The Lost Distillery Company Stratheden Archivist's Selection Blended Malt Scotch Whisky (700ml)
  • 86
  • 85
  • Nick's Import

The Lost Distillery Company Stratheden Archivist's Selection Blended Malt Scotch Whisky (700ml)

Kilmarnock, SCOTLAND
$180. 00
$2160.00 Dozen
ABV: 46%

The Lost Distillery Company Blended malts employ a variety of whiskies in order to recreate the imagined flavour profiles of some of Scotland's long closed distilleries.

Stratheden distillery (1829-1926) was situated in the centre of the old market town of Auchtermuchty in Fife. The earliest records of legal distillation indicate it was founded in 1829, although there is anecdotal evidence of the prior use of illegal stills in the area. The distillery was unusual in that it only ever had one owner – three successive generations of the Bonthrone family. The Bonthrone’s hailed from the area and according to whisky writer, Brian Townsend, were a “…true malting, brewing and distilling dynasty.” Ancestors of the family were brewers in nearby Falkland in the 1600s. They also had local interests in baking and milling. The challenges of the early 20th century proved to be too much for Stratheden. Demand was so poor that it did not re-commence production until 1922. Successive duty increases, set alongside distilling costs that were higher than those of modern distilleries meant that margins were eroded to the point where there was little will in continuing. The final blow was the loss of its major export market, as the United States embarked on a decade of Prohibition from 1920. The distillery ceased production in late 1924, and closed for good in 1926. The maltings remained in use until the 1970s. The bonded warehouses were bought by Arthur Bell in 1931 and remained in use with United Distillers until 1989. The warehouse doors can still be seen to this day, marked as a bonded warehouse. 46% Alc./Vol. Non chill filtered.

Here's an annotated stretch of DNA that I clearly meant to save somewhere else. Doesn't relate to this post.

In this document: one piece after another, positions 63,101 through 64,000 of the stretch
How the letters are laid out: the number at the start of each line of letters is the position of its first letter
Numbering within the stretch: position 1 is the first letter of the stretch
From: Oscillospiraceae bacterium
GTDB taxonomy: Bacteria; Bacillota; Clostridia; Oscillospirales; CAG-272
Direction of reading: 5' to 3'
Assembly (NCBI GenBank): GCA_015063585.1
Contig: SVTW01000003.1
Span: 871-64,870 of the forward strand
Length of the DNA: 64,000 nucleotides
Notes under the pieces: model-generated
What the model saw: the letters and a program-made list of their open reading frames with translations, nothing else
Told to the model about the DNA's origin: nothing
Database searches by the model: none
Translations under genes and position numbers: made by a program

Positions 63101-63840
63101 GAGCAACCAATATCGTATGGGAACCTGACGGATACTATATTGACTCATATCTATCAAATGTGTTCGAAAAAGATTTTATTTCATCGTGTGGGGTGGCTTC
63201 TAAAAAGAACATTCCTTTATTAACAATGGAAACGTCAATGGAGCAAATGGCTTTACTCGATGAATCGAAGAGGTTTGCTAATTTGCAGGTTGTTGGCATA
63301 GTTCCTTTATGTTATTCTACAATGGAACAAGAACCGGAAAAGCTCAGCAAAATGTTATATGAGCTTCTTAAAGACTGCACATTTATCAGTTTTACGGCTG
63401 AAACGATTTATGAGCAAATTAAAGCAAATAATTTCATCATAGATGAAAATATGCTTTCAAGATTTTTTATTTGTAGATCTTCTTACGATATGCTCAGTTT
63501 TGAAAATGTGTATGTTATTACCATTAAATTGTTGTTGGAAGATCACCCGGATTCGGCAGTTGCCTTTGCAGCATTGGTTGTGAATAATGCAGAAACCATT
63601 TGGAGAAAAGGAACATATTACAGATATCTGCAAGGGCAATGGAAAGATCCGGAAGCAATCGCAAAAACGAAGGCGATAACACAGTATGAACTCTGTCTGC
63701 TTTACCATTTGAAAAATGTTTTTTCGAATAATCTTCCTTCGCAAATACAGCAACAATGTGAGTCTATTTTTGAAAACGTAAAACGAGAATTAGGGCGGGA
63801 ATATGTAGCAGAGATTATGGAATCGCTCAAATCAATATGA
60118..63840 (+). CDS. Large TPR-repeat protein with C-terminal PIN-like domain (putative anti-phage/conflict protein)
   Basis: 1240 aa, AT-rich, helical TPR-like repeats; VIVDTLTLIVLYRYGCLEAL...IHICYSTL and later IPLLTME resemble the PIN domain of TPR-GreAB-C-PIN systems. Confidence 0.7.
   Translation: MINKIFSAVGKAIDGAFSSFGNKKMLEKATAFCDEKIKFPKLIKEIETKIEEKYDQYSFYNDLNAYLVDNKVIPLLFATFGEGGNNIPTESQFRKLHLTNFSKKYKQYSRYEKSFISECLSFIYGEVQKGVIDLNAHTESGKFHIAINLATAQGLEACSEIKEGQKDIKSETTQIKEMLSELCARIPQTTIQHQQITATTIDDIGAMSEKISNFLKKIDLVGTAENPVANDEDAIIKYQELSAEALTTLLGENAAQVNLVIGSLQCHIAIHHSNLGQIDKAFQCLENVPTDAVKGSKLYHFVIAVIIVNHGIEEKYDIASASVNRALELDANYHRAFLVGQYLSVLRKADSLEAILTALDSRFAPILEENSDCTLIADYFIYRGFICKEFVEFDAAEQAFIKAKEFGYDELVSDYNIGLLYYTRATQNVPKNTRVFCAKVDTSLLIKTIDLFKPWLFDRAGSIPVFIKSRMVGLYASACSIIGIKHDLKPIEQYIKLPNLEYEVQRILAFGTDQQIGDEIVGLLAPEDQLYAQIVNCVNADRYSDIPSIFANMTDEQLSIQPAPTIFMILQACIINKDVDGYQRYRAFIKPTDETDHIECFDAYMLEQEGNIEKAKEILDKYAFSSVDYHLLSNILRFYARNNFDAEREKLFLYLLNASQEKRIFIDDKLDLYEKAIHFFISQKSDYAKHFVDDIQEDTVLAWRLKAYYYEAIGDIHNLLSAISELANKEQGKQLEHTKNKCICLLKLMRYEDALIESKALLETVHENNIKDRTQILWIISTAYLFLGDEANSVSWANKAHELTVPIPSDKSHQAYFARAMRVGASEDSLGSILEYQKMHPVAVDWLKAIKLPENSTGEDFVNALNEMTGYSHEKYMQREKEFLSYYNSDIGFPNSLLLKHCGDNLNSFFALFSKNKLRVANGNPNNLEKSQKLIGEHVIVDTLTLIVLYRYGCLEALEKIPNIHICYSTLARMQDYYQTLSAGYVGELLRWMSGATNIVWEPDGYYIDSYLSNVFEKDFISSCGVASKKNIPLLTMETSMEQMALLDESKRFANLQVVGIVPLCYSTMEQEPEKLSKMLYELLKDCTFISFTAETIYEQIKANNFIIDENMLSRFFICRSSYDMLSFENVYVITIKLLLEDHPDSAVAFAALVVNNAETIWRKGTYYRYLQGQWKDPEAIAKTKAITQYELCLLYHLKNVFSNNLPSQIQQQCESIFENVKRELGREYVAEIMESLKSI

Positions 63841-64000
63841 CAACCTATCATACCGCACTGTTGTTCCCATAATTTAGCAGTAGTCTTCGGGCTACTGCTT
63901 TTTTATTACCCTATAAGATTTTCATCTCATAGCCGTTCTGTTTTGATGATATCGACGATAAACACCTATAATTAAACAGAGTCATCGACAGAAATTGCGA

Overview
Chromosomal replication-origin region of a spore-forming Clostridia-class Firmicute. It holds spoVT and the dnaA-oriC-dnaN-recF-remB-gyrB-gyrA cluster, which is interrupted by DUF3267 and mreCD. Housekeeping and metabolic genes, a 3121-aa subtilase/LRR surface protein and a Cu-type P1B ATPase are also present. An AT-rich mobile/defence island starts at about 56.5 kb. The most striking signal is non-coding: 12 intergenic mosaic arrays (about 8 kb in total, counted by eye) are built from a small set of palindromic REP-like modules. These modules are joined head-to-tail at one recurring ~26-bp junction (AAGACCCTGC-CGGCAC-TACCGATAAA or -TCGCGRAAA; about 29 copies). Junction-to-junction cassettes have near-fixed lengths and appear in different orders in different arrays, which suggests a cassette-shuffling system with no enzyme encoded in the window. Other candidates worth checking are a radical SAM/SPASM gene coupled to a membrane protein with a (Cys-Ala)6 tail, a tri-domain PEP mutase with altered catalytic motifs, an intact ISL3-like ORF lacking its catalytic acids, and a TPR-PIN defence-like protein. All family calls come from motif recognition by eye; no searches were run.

Other reviews... A dry malt boasting sporadic muscovado fruity sweetness and the vaguest of underlying phenols. I wish the company well, but have to say that putting today's casks together to recreate a malt last distilled in 1926 (and which no one living has probably ever tasted) is fanciful, to put it mildly. In those days bourbon casks weren't available so not in use; sherry ones were then of a significantly higher standard and the peat, almost certainly, would have been a little more punchy than here. 86 points - Jim Murray's Whisky Bible 2019

...Slabs of plain chocolate, Kendal mint cake, vanilla essence, and malt with a dry, dusty character makes this suggest itself for an after-dinner occasion. The palate is very sweet; sugarplum, caramelized brown sugar, flapjacks, bramble, and pink rhubarb before it finally coagulates into a thick Horlicks maltiness. There’s an impressive trajectory of flavor here, though the mouthfeel is nothing special and dilution doesn’t enhance it to any real degree. Dry and malty finish. 85 points -, reviewed by: Jonny McCormick 2015